27. Shackleton - Blood On My Hands (Ricardo Villalobos Apocalypso Now Mix) [Skull Disco, 2007]
By the end of the '00s, Sam Shackleton was widely considered to be dubstep's most artistically advanced rule-breaker—an exalted status he might not have reached if it weren't for his symbiotic relationship with Ricardo Villalobos. Engulfing both sides of a 12-inch single, the skeletal rhythms and charred aural palette of the minimal giant's remix take the listener on a hauntingly beautiful ride through the decimated remains of an urban landscape. What makes it one of the best records of the decade, however, is the work of others. Somehow this dystopian epic became a club hit, redefining how strange a record can be and still make its way into thousands of DJ crates.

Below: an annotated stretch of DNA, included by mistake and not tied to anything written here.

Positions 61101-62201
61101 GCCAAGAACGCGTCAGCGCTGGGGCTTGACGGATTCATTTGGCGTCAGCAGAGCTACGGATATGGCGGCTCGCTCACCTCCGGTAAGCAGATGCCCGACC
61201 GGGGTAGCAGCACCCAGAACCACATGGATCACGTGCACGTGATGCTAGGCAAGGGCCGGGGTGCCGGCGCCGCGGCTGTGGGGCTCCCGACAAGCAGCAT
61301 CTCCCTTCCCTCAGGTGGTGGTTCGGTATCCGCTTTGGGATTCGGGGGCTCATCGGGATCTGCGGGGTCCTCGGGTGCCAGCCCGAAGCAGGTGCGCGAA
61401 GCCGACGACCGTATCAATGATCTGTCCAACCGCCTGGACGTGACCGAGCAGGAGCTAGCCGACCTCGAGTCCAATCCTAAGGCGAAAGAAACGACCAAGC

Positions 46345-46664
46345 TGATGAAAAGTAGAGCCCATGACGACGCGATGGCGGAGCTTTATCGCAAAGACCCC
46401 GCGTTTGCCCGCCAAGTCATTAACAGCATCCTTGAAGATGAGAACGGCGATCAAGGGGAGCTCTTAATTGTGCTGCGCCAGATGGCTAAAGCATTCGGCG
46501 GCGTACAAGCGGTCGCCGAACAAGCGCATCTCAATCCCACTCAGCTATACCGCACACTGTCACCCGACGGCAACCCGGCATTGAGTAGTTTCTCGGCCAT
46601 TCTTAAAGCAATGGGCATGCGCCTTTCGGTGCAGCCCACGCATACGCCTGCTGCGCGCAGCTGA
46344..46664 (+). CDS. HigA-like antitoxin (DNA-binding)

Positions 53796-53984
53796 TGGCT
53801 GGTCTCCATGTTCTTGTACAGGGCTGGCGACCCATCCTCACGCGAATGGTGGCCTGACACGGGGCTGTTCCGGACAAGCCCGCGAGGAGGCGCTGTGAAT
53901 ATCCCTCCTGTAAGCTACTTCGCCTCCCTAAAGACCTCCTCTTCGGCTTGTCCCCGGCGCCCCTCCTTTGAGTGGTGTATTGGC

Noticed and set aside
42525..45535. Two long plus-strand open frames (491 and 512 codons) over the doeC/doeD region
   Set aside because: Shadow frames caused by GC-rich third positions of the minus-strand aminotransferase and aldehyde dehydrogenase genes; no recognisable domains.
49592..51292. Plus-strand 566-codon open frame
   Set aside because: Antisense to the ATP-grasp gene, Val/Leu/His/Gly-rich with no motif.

- Will Lynch
26. St Germain - Rose Rouge
[Blue Note, 2000]
"I want you to get together." Ludovic Navarre put this simple plea over the top of a jazzy backing, and in so doing created one of the loveliest moments of dance floor anticipation of the decade. The secret is in that vocal sample, whose cadence implies that something comes after. And finally it does. "Put your haaaaAAAAaaaands together one time." With a squealing saxophone and lockstep rhythm urging you on, you can't help but want to comply.
- Todd L. Burns
25. M.A.N.D.Y. vs Booka Shade - Body Language [Get Physical Music, 2006]